Are Brands Fighting Back?

One could be forgiven for thinking that brands are surviving the recession with the Premier Foods announcement of their latest six months’ results. Their overall sales were up by 3.5%, but within this sales of Branston Pickle were up by 41%; Loyd Grossman Sauces by 35%; Hovis Bread by 17%; and Hartley’s Jams by 12%. These results prompted Premier to claim that shoppers are turning away from supermarket private label products towards branded products.

At a cost.

Premier reported a loss of £30 million compared to £2 million profit previously. Admittedly some of this loss is made up of one-off costs – pension charges, currency movements and the acquisition of RHM and Campbell’s UK business – but buried within this are the increased costs needed to drive brand growth. Promotions expenses, for example, have increased by 10% – a high price to pay to make the brands competitive.

Other company reporting suggests that Premier’s brand growth is the exception rather than the rule. Procter & Gamble reported a net sales decline of 11% with a profit decline of 18% for its fourth quarter, with premium brands such as Olay and Braun being particularly badly hit as consumers turned to cheaper alternatives. Unilever managed to achieve a 2% volume increase for what was their second quarter but at a huge cost – profits down by 31% – prompting one analyst to comment: “Volume performance has been bought at a high cost to margins.” The Unilever CEO said that “The consumer is making more value choices and I don’t think that’s going to change that easily.”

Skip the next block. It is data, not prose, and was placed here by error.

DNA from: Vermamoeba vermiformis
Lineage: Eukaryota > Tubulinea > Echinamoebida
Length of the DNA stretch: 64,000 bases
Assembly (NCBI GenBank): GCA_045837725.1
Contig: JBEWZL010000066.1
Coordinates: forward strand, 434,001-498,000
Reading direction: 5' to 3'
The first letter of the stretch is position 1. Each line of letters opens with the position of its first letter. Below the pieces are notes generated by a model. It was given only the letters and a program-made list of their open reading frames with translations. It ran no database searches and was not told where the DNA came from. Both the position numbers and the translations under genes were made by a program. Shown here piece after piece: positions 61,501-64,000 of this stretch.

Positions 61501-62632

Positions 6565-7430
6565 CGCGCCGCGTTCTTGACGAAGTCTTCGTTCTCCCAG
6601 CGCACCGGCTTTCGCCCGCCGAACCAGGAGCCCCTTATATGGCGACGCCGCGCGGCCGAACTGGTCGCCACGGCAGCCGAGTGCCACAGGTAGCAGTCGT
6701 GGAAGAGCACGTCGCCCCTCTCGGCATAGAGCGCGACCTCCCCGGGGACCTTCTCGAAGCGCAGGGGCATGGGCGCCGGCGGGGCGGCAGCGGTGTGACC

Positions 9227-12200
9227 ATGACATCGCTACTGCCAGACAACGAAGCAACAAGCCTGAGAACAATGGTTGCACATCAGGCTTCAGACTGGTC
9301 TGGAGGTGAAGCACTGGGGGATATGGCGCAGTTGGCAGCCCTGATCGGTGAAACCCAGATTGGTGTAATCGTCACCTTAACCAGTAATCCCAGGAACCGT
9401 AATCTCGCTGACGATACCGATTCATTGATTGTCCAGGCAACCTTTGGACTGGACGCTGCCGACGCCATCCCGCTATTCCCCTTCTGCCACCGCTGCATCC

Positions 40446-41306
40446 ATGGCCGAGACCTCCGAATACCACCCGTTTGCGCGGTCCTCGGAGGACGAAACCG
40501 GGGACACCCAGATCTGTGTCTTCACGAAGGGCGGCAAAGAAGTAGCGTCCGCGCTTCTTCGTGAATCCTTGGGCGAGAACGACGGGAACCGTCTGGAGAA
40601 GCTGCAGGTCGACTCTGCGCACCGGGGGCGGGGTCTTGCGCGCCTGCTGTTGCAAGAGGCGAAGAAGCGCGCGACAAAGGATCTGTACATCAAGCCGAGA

Despite its sales growth, even the CEO of Premier Foods had to admit: “We are not seeing anything that says we are coming out of recession.”